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25 September 1957 Maralinga Atomic Tests

 25 September 1957 Maralinga Atomic Tests

On 25 September 1957 the second of three explosions of atomic bombs took place at Maralinga, yielding six kilotons, eleven days after the first and smaller bomb which yielded one kiloton. The testing of these weapons, code named ‘Antler’, followed an agreement between the Australian and British governments. After earlier tests held at Woomera in 1953 and Maralinga in 1956 Prime Minister Menzies decided that a more permanent organisation was needed which would give Australia more political as well as administrative control over the Maralinga range and this resulted in a new body: the Maralinga Board of Management under the control of the Department of Supply. Another body, the National Radiation Advisory Committee, was also set up to monitor safeguards at the testing site. The third bomb in the series, called ‘Taranaki’, was detonated from a balloon at a high altitude and fallout from the explosion was reported, in the form of acid rain, as far away as Adelaide. In fact at least one of the bombs contained a highly radioactive component and this resulted in the high radiation levels discovered in the area after the tests. After further so-called minor trials, which went on until 1963, Maralinga was closed down and in spite of a major clean-up in 1967 it remained virtually deserted.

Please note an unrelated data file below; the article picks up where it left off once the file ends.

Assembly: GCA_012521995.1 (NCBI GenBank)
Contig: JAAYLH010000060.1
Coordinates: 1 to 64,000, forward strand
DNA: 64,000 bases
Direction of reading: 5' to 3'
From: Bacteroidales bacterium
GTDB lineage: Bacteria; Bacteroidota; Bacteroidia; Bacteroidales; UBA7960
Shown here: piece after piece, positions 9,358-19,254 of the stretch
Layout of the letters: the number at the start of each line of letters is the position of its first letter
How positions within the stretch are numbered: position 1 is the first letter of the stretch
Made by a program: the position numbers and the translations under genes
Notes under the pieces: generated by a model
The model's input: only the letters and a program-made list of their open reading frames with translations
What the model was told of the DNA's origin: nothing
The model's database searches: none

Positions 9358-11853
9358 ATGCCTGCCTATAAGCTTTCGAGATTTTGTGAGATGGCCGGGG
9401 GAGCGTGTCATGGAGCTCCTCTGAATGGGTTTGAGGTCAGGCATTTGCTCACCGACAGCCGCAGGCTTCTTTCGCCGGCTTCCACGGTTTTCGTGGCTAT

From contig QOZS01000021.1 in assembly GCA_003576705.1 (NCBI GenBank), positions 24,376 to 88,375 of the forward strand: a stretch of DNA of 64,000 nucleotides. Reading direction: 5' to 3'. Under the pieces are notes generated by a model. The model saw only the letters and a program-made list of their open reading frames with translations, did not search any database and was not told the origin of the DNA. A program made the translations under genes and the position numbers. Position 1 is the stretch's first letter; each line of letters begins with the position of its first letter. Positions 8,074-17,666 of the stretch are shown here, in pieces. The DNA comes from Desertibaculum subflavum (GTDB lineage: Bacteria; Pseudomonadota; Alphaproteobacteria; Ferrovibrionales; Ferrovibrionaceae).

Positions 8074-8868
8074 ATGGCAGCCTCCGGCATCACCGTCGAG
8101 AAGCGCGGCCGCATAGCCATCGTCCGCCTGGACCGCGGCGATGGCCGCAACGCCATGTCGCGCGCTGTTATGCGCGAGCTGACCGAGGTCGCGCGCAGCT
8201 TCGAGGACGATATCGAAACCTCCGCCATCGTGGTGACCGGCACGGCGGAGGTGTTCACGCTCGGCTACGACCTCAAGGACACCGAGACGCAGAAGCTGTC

Robert Milliken, No Conceivable Injury, Penguin, 1986, pp. 222-24.

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